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#Investments — 15.11.2017

What Are The Main Trends In Strategic Asset Allocation?

Sophie de La Chapelle & Mélanie Mortier

What can be learnt from the average allocation of high net worth individuals and endowment funds of American universities?

Without a doubt, seeking to understand the main trends in strategic portfolio allocation (by major asset class) is a very worthwhile exercise. Indeed, we can gain invaluable insight into the asset allocation of endowment funds at leading American universities as well as the average allocation of individual investors.
 

The wealthiest investors around the world favour equities…

In the World Wealth Report 2017, published by Capgemini earlier this month, a survey of more than 2,500 individual investors with more than €1 million in investable assets based in 19 key cities of North America, Latin America, Europe and Asia-Pacific, reveals the structure of and changes in their average asset allocation.

If we look more closely at the period between 2016 and 2017 we notice a marked upswing in the equities allocation (from 24.8% to 31%), a five-year high. This trend is particularly apparent among European investors who appear much more confident than in 2016. Indeed an increasing number of them estimate that their wealth will grow (85% vs. 62.5% previously).

Interestingly, the proportion of cash and cash equivalents in their portfolios also grew from 23.5% to 27.3% over the period, suggesting that they sought to offset the higher risk carried by their larger exposure to equities. The increase was even larger for Ultra High Net Worth Individuals (UHNWIs) who attached more importance to avoiding losses and creating a safety net.

The bond allocation remained unchanged over the period, which is not surprising in view of the stable environment over the past year that remains threatened by a rate increase in the short to medium term.

That said, what is astonishing for this group of investors historically exposed to real estate is that the allocation in this asset class tumbled from 2016 levels (from 17.9% to 14%). This may be explained by HNWIs considering property valuations too high even though property prices continue to rise in all major markets, foreshadowing a burst in the bubble. Note that wealthy American investors are particularly nervous about real estate, reflected in their allocation which is the lowest of all the regions under review.

Finally, the allocation in alternative investments (including structured products, hedge funds, derivatives, Forex, commodities and private equity), reached its lowest level since 2013 (9.7% vs. 15.7% in 2016) as a result of the significant rise in the equities bucket.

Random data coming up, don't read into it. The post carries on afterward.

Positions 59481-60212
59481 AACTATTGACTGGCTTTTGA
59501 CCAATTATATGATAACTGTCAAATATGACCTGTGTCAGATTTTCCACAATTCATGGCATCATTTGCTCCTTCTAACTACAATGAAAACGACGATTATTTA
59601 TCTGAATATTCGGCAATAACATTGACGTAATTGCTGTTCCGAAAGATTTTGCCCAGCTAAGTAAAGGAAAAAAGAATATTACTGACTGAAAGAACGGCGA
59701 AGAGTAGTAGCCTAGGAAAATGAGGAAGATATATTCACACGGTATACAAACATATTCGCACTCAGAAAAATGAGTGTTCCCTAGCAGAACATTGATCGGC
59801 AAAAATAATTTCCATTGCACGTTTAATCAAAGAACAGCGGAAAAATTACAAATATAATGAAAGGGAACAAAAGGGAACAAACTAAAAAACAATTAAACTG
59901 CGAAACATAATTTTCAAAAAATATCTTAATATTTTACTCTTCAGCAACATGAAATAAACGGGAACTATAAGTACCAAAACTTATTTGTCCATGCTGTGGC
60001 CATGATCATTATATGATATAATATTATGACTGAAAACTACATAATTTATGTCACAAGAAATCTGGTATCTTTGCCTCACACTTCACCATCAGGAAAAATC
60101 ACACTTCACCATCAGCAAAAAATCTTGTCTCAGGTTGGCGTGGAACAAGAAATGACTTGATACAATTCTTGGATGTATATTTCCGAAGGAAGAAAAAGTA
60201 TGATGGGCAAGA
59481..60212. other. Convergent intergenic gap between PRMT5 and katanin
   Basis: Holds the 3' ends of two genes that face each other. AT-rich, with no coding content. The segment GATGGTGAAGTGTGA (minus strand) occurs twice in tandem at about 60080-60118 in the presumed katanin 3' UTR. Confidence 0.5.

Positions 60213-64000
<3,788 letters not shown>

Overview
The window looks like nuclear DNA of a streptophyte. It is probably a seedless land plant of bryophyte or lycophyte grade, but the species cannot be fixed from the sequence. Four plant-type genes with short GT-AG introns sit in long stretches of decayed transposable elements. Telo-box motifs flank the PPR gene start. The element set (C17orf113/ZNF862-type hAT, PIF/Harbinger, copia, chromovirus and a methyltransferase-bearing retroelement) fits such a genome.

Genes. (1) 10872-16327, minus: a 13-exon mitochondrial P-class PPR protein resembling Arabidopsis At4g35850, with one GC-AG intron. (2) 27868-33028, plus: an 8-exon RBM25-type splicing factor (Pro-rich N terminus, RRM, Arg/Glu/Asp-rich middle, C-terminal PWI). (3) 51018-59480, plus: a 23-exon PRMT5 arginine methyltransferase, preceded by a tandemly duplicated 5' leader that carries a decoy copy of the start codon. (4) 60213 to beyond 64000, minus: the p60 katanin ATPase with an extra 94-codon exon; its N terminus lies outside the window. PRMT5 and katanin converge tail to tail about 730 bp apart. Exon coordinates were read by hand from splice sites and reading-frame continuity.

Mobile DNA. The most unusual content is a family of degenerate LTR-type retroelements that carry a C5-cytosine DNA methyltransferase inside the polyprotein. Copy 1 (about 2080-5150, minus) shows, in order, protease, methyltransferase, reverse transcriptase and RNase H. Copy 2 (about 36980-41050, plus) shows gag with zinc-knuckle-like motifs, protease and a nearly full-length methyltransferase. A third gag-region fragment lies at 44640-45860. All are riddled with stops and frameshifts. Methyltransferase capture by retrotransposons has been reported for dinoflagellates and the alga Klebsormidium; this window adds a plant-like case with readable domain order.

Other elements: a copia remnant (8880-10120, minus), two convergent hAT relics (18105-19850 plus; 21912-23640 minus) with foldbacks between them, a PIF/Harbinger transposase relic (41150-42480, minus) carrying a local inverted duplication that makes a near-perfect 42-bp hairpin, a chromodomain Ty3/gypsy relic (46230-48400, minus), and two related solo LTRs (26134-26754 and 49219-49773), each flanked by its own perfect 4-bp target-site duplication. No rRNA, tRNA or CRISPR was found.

However, this last point needs to be put into perspective because alternative investments (including private equity, hedge funds and real estate), particularly private equity, remain the favourite investment category of UHNWIs.
 

What can we learn from endowment funds at large American universities?

To complete this overview of the main trends in asset allocation, we looked at the endowment fund of Stanford, a long-term investor par excellence! Half of the fund’s allocation is made up of alternative investments and private equity, with equities representing a third, and the remaining chunk in bonds (6%) and commodities (9%). It is clearly a growth-oriented allocation but the infinite investment horizon of this type of fund compensates for the level of risk taken!

Furthermore, we found the same type of allocation in Yale’s endowment fund which also favours private equity (30% of the allocation) and in Harvard’s (20%).


An interesting insight into trends: necessary but not sufficient…

These different surveys are useful for identifying some main trends in asset allocation. But they also show that it is very difficult to generalise, and in reality, allocation choices may vary considerably according to an investor’s overall net worth and investment horizon. So very long-term investors and UHNWIs will increasingly turn to alternative investments and private equity in order to capture performance, while less wealthy, medium-term investors who have more difficulty gaining access to these asset classes will prefer equities. Some things don’t change: the bond allocation is stable or in decline in most asset portfolios, which can be expected due to the current interest rate environment.

In any case, apart from these instructive examples—which do not in any way represent models to replicate—we take away one fundamental principle: reflecting on one’s goals, especially the investment horizon, is essential for building an asset allocation.